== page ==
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The materialisation of smart grids, between fictions and realisations

Gregoire Wallenborn

Thursday 03 May 2012, 1200-1400
LEC Training Room 2

Department of Sociology/ Society & Environment, Lancaster Environment Centre

The development of the 'smart grids' has much practical and theoretical importance. Smart grids are partially speculative objects, not yet stabilised, around which many different interests are crystallising. Information technologies are supposed to improve the reliability and efficiency of the electricity network while integrating renewables. Many different actors are investing huge amounts of money in the electricity grids in order to integrate intermittent renewables and distributed production to the electrical grid, and to strengthen demand side management. Actors' interests are not always aligned and nobody knows how these interests will be exactly translated in material infrastructures. Engineers dream about a complete automation of the grid that would balance production and consumption at each moment. Economists think that the increase of available information will improve the efficiency of the actors, including the end users. As I reckon that smart grids are a too serious topic to be left in the hands of the engineers and economists, I would like to develop a perspective that would include transition and practice approaches.

The theoretical challenge offered by the smart grids is to find a conceptual frame where production and consumption are thought together and where elements of technology and market are combined. The electricity grid is indeed characterised by the necessity to balance electricity production and consumption at each instant, and by the relative disconnection between electricity and money flows. For instance, 'green electricity' has to be consumed when it is produced and not necessarily by whom buy it. Much of our energy future will be shaped by the implementation of smart grids, but there is a risk to create lock-in situations that would be counter-efficient in the medium term if the developed technology is not open and flexible enough. Besides the stated aims of efficiency, reliability and renewables, the energy conservation objective is absent. A 'smart consumption' would imply less consumption at peak times but could entail an increase in the total electricity consumption. However, all the sensible scenarios about future energy use require an absolute decrease of energy consumption. Today the future of smart grids is not thought within this perspective since it is the development of the current grid. Therefore I suggest that the transition towards sustainable electricity production and consumption needs to be framed in a practice transformation perspective. We are at the historical moment when a new sociotechnical system is emerging: is it possible to steer it? How to prevent lock-in situations?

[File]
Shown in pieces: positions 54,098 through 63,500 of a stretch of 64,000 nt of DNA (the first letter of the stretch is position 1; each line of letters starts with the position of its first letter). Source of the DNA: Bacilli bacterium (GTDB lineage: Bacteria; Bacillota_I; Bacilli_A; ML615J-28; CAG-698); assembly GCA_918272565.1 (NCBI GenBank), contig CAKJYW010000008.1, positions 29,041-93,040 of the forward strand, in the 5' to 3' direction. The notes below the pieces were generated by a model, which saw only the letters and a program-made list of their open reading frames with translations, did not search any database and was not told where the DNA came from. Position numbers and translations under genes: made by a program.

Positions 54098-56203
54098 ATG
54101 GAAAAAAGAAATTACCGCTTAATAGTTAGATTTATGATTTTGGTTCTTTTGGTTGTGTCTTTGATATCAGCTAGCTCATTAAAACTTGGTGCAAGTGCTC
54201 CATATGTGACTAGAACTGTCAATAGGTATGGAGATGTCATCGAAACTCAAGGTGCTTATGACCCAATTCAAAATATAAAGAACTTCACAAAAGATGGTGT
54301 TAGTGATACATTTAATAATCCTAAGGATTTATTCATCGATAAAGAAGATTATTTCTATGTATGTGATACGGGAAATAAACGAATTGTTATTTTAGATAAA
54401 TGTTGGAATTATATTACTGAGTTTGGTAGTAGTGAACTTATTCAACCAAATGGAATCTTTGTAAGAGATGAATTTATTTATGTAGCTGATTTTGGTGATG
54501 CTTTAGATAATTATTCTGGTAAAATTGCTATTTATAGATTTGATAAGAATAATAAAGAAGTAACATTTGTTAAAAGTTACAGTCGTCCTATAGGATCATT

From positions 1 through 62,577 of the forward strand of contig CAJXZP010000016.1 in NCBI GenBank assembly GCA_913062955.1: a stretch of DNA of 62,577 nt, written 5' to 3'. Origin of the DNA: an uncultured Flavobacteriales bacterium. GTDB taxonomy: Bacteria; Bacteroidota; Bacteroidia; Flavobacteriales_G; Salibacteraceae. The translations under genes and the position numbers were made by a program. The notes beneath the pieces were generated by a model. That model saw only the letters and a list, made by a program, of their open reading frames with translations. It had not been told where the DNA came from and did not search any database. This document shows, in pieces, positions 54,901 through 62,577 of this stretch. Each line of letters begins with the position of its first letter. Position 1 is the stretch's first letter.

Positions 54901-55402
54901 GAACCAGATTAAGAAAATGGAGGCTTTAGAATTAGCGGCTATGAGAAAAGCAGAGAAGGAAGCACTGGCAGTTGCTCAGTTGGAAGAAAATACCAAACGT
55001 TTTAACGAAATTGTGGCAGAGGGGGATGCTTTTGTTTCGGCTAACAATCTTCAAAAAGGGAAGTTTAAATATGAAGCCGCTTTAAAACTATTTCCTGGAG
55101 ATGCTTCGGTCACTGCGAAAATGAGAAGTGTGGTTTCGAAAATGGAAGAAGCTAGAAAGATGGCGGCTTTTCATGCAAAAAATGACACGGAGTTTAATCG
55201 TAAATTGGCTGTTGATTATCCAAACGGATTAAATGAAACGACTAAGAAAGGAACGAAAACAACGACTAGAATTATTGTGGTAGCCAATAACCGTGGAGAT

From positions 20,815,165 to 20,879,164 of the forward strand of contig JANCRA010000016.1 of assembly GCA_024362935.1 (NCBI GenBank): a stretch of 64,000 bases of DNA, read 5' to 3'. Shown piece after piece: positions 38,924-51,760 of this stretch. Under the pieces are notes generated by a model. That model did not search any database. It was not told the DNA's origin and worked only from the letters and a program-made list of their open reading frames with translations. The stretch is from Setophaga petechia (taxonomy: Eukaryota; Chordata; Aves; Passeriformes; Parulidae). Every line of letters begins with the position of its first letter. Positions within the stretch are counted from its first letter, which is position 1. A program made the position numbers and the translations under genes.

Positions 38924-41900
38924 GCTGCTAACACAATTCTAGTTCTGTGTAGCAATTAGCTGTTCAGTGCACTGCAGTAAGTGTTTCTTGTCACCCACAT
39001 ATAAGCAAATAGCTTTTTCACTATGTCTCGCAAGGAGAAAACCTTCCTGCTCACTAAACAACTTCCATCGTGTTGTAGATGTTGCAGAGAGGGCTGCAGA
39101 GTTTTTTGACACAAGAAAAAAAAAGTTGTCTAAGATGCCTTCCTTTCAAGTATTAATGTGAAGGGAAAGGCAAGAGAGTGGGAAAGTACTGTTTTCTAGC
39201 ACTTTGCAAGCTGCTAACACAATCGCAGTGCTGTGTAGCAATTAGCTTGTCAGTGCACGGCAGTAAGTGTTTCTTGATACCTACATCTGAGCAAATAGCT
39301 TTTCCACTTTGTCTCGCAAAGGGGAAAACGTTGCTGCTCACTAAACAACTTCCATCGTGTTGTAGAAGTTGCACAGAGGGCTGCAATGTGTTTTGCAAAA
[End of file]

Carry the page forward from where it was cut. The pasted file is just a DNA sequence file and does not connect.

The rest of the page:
The presentation in this first part expands on the description of the main smart grid actors and the fictions they dream about. In the second part I focus on the case of the smart meters which will be deployed in many European countries. Their promises, failures, dangers and opportunities are described. Beyond technological and economic fictions, I explore the conditions under which smart grids could be appropriated by users. I suggest that users should have free access to their consumption data, so that a sort of open source movement could develop. The appropriation of the electricity production and consumption requires the possibility to understand and manipulate the different objects integrated into the grids. I conclude thus with an alternative socio-political fiction in which active users participate to the materialisation of functionalities, usages and meanings of the new grids.